Palace of Westminster protected by heavy security presence
Entrances to Houses of Parliament guarded by armed officers
Armed officers attend to the scene outside Westminster Bridge and the Houses of Parliament. Photograph: Jack Taylor/Getty Images
The Palace of Westminster in London and the parliamentary estate has significant security measures in place.
There are a number of entrances onto the parliamentary estate for staff and visitors but all are subject to security measures.
Visitors can enter through the Cromwell Green entrance and through the main doors at Portcullis House. Both entrances have airport-style security.
There are a number of entrances for holders of parliamentary security passes, MPs, palace staff etc, which are required to gain access to any one of the entrances. Armed police are stationed at all of the main entrances.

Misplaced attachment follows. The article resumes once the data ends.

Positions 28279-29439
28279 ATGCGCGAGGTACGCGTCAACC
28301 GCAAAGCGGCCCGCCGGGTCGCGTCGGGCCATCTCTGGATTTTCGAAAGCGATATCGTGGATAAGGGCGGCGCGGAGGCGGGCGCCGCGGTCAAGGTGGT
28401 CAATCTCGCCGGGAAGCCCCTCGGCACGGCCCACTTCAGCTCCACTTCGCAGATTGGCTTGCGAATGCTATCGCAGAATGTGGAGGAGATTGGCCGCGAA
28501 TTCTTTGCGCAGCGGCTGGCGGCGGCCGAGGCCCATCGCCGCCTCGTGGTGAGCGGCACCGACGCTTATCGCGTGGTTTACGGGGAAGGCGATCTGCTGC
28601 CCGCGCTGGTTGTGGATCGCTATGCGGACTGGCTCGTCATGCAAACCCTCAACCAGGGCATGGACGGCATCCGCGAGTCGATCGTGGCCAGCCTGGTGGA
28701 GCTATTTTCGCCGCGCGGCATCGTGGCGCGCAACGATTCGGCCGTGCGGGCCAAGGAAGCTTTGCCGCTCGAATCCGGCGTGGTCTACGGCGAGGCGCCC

Armed police officers are always stationed on the Carriage Gates which is the main road entrance into Parliament. The entrance is always blocked by metal barricades and there are also car park-style barriers for vehicles on the way in and out of the palace.
Armed police are stationed throughout the palace itself.
Sniffer dogs are often seen on the parliamentary estate carrying out checks, including before major events such as Prime Minister’s Questions.
Security incidents have occurred on the parliamentary estate over the years, most notably when Prime Minister’s Questions was halted in May 2004.
This occurred after Fathers 4 Justice campaigners threw condoms filled with purple flour and glitter at Tony Blair, although it initially sparked fears that the Commons was under biological attack.
A glass screen was installed in the public gallery to prevent similar incidents.
An increased focus on the security of MPs emerged following the murder of Labour MP Jo Cox in her Batley and Spen constituency in June 2016.
A police hotline was set up for MPs to report threats made against them.
Figures released this week showed a specialist police team set up to investigate crimes against MPs, the Met’s parliamentary liaison and investigation team, has investigated more than 50 complaints in the six months of Mrs Cox’s murder.